PUBLIC-PRIVATE PARTNERSHIPS HELP UNIVERSITIES FUND CAPITAL PROJECTS

Introduction

Initially used primarily in the transportation market, P3s now are being used in other market sectors, including higher education.  Like the transportation market, the higher education market has endured recent decreases in public funding, and is spending less per student than a decade ago.  According to the Center on Budget and Policy Priorities, nearly every state is spending less per student than prior to the Great Recession, spending an average of US$1,600 less per student per year.  Lack of public funding also has led universities to cut services and raise prices, as well as to admit larger numbers of out-of-state and foreign students, both of which have proved unpopular.  Students are telling universities that they can no longer absorb higher tuition and housing fees, and continued increases are becoming less and less sustainable.  As a result, without state funding and consistent revenue increases to fall back on, universities are turning to P3s to fund new projects.

Public-Private Partnerships, or P3s, have rapidly grown in popularity in the United States, becoming an increasingly common way for public owners to fund construction projects.  While exact figures vary, P3 spending is expected to reach new heights in 2019 as public owners continue to search for creative ways to fund current and future infrastructure needs.

University P3 projects initially focused on student housing, which provided a fairly simple and well-understood model.  By leveraging a steady stream of student fees for housing and dining, universities have been able to successfully build student housing and support facilities.  Later P3 projects expanded to incorporate facilities that are more central to the university experience, including academic and research spaces, and central-plant infrastructure.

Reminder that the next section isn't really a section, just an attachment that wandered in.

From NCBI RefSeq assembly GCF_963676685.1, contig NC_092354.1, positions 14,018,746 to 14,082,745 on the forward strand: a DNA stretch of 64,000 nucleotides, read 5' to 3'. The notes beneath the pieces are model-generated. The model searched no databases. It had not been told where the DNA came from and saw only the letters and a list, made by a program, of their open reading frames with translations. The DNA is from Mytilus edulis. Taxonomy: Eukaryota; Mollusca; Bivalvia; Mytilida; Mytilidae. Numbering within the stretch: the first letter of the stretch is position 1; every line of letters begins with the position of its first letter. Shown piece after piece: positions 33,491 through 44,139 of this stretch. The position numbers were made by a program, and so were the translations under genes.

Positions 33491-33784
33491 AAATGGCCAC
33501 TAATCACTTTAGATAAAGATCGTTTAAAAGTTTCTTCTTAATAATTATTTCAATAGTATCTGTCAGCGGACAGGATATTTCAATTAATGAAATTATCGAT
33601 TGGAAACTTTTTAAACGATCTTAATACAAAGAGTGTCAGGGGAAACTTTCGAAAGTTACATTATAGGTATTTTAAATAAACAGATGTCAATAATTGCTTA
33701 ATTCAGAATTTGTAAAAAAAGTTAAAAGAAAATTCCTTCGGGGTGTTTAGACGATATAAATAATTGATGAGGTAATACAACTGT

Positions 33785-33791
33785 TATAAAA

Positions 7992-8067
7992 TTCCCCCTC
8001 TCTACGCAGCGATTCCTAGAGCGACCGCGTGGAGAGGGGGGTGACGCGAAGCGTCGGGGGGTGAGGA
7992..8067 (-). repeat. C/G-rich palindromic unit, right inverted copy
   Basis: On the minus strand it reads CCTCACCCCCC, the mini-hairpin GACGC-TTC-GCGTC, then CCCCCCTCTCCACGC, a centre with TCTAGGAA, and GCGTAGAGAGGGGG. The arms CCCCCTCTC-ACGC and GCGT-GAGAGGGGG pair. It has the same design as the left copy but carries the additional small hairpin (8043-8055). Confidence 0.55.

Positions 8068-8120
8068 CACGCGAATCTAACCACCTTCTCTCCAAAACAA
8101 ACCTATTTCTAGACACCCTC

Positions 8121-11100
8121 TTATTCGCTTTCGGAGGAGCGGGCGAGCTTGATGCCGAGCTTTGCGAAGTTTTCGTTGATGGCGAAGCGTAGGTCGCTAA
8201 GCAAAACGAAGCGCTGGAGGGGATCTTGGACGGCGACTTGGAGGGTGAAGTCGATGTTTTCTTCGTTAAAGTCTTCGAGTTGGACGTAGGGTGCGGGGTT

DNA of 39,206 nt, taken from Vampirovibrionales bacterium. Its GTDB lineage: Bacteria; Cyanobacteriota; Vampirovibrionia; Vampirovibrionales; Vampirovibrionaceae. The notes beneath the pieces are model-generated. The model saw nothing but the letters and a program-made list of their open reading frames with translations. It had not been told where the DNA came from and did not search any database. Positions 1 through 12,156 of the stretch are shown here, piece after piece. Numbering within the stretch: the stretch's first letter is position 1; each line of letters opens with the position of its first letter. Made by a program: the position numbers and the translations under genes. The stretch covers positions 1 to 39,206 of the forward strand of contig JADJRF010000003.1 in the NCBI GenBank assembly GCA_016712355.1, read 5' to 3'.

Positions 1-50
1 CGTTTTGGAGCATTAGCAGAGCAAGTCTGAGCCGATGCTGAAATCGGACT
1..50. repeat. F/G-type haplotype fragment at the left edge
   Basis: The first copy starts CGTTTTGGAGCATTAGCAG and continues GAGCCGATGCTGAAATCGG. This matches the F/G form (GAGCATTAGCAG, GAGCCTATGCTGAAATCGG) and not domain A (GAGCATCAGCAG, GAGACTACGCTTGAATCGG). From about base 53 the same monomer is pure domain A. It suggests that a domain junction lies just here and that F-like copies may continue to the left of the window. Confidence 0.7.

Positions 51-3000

The purpose of this paper is to provide an overview of the current status, key developments, and trends in the area of university P3 projects. 


PROFILE

Daniel W. Kwon is a Director with more than 15 years of construction industry experience, including contemporaneous scheduling, schedule reviews, and providing project controls monitoring and reporting services; preparation of claims and development of expert work product and reports; and presentations in support of settlement negotiations, mediation, deposition, arbitration, and trial. He has testified in deposition, mediation, and arbitration. Daniel has served as a construction cost and scheduling claims consultant, and as a general contractor. He has also served as a management consultant, with emphasis on construction programs, where he has provided technical support and consulting assistance on mega-projects valued at more than US$20 billion in the oil and gas, nuclear, hospitality, mining, pharmaceutical/ life sciences, and construction industries.


This publication presents the views, thoughts or opinions of the author and not necessarily those of HKA. Whilst we take every care to ensure the accuracy of this information at the time of publication, the content is not intended to deal with all aspects of the subject referred to, should not be relied upon and does not constitute advice of any kind. This publication is protected by copyright © 2019 HKA Global Ltd.

One of the significant issues in any P3 project is the projection of the public interest. P3 projects are often perceived as "giveaways" to private enterprise. As such, public owners, including universities, are often sensitive to the idea that they are giving private owners property that rightfully belongs to the public.”
Daniel W. Kwon, Director, HKA
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